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Application to reopen the appeal of a CHILD WITH A HANDICAPPING CONDITION, by his parent, for review of a determination of a hearing officer relating to the educational program provided by the Board of Education of the City School District of the City of New York


Michael G. Flanagan, Esq., attorney for petitioner

Hon. Victor A. Kovner, Corporation Counsel, attorney for respondent, Carole A. Paynter, Esq., of counsel


This is an application by petitioner to reopen the decision in Appeal 91-7, dated March 22, 1991, in which I found that a hearing officer had properly conducted a hearing on January 15, 1991 with regard to respondent's attempts to comply with the provisions of my decision in Appeal 90-18, and that respondent could reasonably insist upon a re-evaluation of the pupil. Petitioner seeks to reopen the decision in Appeal 91-7, upon the ground that such decision was rendered under a misapprehension of the facts. Petitioner's application to reopen must be denied.

The application is made pursuant to the provisions of 8 NYCRR 279.1 (a) and 8 NYCRR 276.8. 8 NYCRR 279.1 (a) incorporates by reference the provisions of Parts 275 and 276 of the Regulations of the Commissioner of Education pertaining to appeals to the Commissioner of Education. Therefore an application to reopen a decision of the State Review Officer will be considered pursuant to the criteria set forth in 8 NYCRR 276.8. That regulation provides that a party seeking to reopen an appeal must demonstrate that the decision in such appeal was rendered under a misapprehension of fact, or that there is new and material evidence which was not available at the time of the original decision.

In my decision in Appeal 91-7, I noted that subsequent to my prior decision in Appeal 90-18, the respondent's committee on special education (CSE) scheduled a meeting with petitioner to be held on December 27, 1990, and that petitioner's attorney advised the CSE that petitioner would not attend such meeting. Petitioner now asserts that the record before the hearing officer "fails to reveal that the parent or her attorney were ever notified of a CSE [meeting] scheduled for December 27, 1990."

The record before me in Appeal No. 91-7 included as Parents' Exhibit 6 at the hearing held on January 15, 1991, a letter dated December 26, 1990 from petitioner's attorney to Mr. Henry Rose of the CSE. In material part, that letter reads as follows:

"Please be advised that my client will not attend your 'scheduled' meeting tomorrow and will not do so until such time as I have spoken with your attorneys."

In opposing the application to reopen, respondent's attorney asserts that petitioner has not established that a December 27, 1990 meeting of the CSE had not been scheduled. However, respondent offers no additional proof that a meeting of the CSE was scheduled, and its attorney all but concedes that the December 27 meeting was in fact not a meeting of the CSE, but a meeting with the CSE's social worker for the purpose of conducting a social history update. Such updates are frequently performed by respondent's CSE on the same day as the CSE meets with the parents.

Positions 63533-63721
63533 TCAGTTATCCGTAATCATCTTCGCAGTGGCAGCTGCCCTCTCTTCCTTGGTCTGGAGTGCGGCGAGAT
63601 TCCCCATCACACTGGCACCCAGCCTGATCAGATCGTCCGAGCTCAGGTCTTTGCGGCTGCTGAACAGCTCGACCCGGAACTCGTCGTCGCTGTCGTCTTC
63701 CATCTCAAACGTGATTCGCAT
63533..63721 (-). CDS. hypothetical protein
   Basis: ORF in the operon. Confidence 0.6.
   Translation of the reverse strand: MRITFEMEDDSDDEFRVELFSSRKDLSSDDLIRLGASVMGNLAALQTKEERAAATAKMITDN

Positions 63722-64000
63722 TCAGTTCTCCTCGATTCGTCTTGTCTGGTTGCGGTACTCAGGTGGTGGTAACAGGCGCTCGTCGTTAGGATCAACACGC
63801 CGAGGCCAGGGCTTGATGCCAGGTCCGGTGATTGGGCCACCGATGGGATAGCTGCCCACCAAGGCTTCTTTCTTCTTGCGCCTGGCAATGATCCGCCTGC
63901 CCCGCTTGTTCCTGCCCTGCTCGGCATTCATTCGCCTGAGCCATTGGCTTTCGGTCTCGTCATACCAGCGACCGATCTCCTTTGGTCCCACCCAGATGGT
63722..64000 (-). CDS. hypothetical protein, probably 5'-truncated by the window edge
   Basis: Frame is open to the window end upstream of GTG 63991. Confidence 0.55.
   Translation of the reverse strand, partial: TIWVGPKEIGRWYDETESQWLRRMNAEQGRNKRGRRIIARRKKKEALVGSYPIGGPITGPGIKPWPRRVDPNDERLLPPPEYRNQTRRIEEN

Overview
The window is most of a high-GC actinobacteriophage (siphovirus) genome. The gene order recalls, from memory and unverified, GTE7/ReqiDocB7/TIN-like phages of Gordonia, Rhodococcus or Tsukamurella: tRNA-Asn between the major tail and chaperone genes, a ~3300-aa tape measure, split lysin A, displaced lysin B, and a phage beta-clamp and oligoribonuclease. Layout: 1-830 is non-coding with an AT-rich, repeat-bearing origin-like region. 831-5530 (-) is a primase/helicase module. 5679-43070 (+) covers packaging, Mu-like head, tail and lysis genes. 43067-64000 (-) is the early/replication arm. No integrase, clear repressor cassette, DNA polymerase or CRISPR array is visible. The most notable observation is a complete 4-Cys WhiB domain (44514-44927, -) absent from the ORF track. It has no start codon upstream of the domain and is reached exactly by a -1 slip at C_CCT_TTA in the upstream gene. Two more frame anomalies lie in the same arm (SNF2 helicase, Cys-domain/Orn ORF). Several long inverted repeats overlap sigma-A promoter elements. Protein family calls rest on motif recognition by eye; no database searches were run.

Although neither party has conclusively demonstrated the purpose of the December 27 meeting, I find that it is not necessary to resolve that factual issue for the purpose of this application to reopen. Whether the meeting in question was an actual meeting with the CSE or a preliminary meeting to obtain information to be used by the CSE in its meeting with petitioner, there is no dispute that petitioner through her attorney knew of the meeting and declined to participate. Petitioner's refusal to cooperate with the CSE is of far greater significance than the nature of the meeting on December 27. Consequently, I must find that the alleged factual error in my decision does not afford a basis to reopen the decision.

As a second alleged misapprehension of fact, petitioner asserts that the decision in Appeal No. 91-7 fails to note that the CSE was in default of the terms of my decision in Appeal No. 90-18, by failing to meet with petitioner within 30 calendar days after the date of the latter decision. Petitioner's assertion is without merit. I must note that while respondent erroneously concluded that the provision of my decision Appeal 90-18 requiring the CSE to meet within 30 days after December 6, 1990 meant 30 school workdays, rather than 30 calendar days, clarification of that provision was provided in the decision in Appeal No. 91-7. Moreover as noted in the latter decision, the issue of calendar days or school workdays is of little significance, in view of petitioner's intentional refusal to make the pupil available for re-evaluation. Petitioner's refusal precluded the CSE from completing its task of recommending an appropriate placement for the pupil for the remainder of the 1990-91 school year pursuant to my decision in Appeal No. 90-18. It would be both inequitable and not in the best interest of the child to allow petitioner to hide behind the accusation that the CSE failed to comply with the provisions of my prior decision, when she has hindered the CSE in its attempt to comply with the decision.

Petitioner also attempts to reargue the effect, if any, of her withdrawal of consent to the re-evaluation of the pupil by respondent, by referring to the provisions of 8 NYCRR 200.5 (b)(2). The regulation cited by petitioner applies to the initial evaluation of a pupil, as was decided in the decision in Appeal 91-7. I must also note that an application for reopening is not intended to provide an opportunity for reargument, on the law, of a prior decision (Application to reopen the appeal of a Child with a Handicapping Condition, 28 Ed. Dept. Rep. 496).